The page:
The Dynamics of Fear Response

Topics: Brain, Central nervous system, Hypothalamus Pages: 5 (1333 words) Published: February 24, 2011
“Fear is a chain reaction in the brain that starts with a stressful stimulus and ends with a release of chemicals.” (Layton, 2010) Fear is a response given out from the brain. The brain is part of the Central Nervous System. It has many different parts that work together to do day to day things, even when you sleep. Fear is an emotion that the brain signals out in case of any potential danger. (Serendip, 2002) There will be an outside stimulus that we are afraid of. Fear maybe different, but the reactions in the brain are the same throughout. (Fritscher, 2008) No one person can trigger fear volunatrily, it’s autonomic. A person doesn’t know that they are scared until it’s over.

The Autonomic Nervous System is a complex system that incorperates nerves and ganglia. ( This system supplies blood vessels, heart, smooth muscles, viscera, and glands. It also controls the involuntary functions of all these parts. ( The Autonomic Nervous System plays a major role in fear response. The Autonomic Nervous System helps regulate blood pressure and heart rate. It also helps adjust and adapt to the environment in stressful situations. There are three different respnses:biochemical, emotional, and physical responses. (Fritscher, 2008) The biochemical response is universeral and the same throughout. The emotional response is highly individualized. (Fritscher, 2008) The physcial response includes: sweating heart rate increase, high adrenaline levels, “fight or flight” response, or even evolutionary development.

The brain is one of two parts of the Central Nervous System. The brain and the spinal cord functions to be the control center. (Marieb, 2008) The brain maight be the “Head Honcho” but there are smaller parts that make the brain this way. Some of the smaller parts are the: thalamus, hypothalamus, sensory cortex, hippocampus, and the amygdala.

The thalamus is one of the first parts of the fear equation. The thalamus is located above the brain stem. The thalamus brings in sensory impluses which passes through to reach the cerebral cortex. ( It brings in information to be processed. Once understood the information is then relayed to the next section of the brain. (The Nemours Foundation, 2010)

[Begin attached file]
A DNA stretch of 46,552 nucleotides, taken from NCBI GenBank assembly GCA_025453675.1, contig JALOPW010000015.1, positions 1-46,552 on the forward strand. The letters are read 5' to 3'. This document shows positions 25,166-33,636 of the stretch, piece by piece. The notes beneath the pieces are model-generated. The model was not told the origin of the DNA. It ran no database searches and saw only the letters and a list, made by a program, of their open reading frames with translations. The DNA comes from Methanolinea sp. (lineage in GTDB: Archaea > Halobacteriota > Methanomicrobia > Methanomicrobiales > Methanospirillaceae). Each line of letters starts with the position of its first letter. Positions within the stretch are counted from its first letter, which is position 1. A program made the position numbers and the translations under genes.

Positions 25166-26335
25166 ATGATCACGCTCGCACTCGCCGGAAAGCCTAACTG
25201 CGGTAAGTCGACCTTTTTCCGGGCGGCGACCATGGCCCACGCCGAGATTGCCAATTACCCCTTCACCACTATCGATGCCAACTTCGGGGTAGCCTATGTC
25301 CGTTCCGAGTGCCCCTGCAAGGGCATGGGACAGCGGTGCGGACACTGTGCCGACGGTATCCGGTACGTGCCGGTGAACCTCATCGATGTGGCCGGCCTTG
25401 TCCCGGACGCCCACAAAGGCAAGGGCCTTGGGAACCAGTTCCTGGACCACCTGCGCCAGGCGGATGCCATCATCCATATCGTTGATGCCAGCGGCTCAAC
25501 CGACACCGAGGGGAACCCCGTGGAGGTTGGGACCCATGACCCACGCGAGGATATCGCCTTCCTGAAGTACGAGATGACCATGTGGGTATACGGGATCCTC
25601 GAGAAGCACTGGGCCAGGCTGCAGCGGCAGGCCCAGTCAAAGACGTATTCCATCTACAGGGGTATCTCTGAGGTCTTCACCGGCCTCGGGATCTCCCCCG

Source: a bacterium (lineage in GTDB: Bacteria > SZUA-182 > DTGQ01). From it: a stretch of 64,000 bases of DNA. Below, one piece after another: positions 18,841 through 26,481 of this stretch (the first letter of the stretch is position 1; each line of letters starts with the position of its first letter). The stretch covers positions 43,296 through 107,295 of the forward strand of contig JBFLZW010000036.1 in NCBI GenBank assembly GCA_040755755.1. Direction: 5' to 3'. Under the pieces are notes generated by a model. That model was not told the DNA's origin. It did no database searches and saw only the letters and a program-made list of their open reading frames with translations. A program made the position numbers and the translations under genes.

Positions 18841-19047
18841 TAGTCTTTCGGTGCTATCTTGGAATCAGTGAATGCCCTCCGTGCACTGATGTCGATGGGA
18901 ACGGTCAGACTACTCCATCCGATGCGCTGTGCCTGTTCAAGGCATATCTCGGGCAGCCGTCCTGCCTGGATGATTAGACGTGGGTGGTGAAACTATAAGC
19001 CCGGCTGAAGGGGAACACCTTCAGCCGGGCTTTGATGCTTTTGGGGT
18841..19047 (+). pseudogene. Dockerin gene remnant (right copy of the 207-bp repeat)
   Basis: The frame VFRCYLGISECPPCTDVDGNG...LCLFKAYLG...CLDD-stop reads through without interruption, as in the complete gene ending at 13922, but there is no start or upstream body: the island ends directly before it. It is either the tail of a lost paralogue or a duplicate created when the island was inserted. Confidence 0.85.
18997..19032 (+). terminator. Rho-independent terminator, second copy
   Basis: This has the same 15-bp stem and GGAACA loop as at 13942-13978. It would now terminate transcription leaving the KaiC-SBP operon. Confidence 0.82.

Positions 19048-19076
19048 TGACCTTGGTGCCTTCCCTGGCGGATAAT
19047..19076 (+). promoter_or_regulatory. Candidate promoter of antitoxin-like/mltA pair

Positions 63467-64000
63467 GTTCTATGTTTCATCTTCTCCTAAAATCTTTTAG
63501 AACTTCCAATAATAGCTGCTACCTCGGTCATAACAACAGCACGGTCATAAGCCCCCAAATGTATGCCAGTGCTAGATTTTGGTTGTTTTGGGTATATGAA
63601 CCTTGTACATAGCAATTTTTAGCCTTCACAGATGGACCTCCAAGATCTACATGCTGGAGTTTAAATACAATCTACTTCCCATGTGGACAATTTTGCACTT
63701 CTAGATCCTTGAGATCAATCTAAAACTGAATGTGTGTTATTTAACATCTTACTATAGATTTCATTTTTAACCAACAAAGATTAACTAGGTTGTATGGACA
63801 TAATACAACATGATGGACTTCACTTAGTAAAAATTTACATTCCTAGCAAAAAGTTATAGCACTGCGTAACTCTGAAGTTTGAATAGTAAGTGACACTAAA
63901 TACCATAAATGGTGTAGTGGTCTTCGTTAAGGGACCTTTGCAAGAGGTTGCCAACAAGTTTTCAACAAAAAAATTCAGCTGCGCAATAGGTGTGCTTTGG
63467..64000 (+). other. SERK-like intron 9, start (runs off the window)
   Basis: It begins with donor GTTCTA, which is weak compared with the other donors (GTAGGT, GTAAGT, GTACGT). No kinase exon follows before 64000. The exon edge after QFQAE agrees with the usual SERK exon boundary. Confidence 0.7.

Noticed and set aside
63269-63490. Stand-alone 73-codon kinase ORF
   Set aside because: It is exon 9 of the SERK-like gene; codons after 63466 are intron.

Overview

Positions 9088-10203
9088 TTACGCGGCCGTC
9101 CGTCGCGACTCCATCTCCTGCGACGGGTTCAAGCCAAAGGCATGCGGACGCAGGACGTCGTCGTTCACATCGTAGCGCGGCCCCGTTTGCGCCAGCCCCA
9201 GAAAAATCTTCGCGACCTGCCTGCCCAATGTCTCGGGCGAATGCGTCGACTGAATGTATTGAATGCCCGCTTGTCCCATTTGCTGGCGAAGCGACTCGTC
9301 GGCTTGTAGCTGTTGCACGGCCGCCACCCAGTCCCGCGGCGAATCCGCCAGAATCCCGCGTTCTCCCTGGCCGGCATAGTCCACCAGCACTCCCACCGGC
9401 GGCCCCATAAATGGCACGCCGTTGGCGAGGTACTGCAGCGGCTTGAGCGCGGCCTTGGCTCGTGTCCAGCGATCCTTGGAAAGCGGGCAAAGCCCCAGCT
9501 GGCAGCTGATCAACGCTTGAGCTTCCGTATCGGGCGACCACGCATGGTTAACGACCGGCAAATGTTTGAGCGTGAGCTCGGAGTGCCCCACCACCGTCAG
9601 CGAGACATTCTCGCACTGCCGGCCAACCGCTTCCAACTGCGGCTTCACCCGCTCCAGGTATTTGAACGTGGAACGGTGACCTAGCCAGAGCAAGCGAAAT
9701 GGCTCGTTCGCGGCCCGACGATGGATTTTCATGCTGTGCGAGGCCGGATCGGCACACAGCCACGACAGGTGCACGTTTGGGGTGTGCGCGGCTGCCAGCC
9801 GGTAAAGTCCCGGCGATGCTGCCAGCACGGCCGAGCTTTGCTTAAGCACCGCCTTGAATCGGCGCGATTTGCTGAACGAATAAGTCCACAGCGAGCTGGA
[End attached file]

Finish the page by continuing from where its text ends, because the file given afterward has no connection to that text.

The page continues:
The sensory cortex is a section in the brain, located in the cerebral cortex, that is concerned with the receiving and interpreting sensory information. ( The sensory cortex recieves information through the senses: eyes, nose, mouth, and ears. There are also the touch and temporature differences in the body. Each region in the sensory cortex is responsible for certain sensory perception. (Smith, 2010) The sensory cortex interprets the sensory data then sends it to the next part of the brain.

The hippocampus is located next to the mammilary body in the brain. (Marieb, 2008) When the hippocampus recieves information, its first job is to store the information. (Layton, 2010) Information is placed in the memory until this same information is recognized again. (The Nemours Foundation, 2010) When recognized the hippocampus retrieves the information from the conscious memories. Once the hippocampus’ job of storing and retrieving information is done the amygdala takes over.

The amygdala is located on the end of the caudate nucleus. (Marieb, 2008) The amygdala’s job is to decode emotions. (Layton, 2010) It determines if there is a possible threat. If not, then it passes. The amygdala stores all these memories of fear.

The hypothalamus is located on top of the brinstem. The hypothalamus is the main center of the autonomic nervous system. (Marieb, 2008) The hypothalamus’ functions are to regulate: temperature, food intake, water balance, thrist, biological rythums and drives. (Marieb, 2008) It also initiates the “fight or flight” response. (The Nemours Foundation, 2010)


Cited: Cahhon, Walter. (1932). Physical changes. Retrieved from
Fritscher, Lisa. (2009). The psychology of fear. Retrieved from
Layton, Julia. (2010). How fear works. Retrieved from
Marieb, Elaine, & Hoehn, Katja. (2008). Anatomy and physiology. San Francisco: Benjamin Cummings.
TH Nemours Foundation, Initials. (2010). Fear response. Retrieved from
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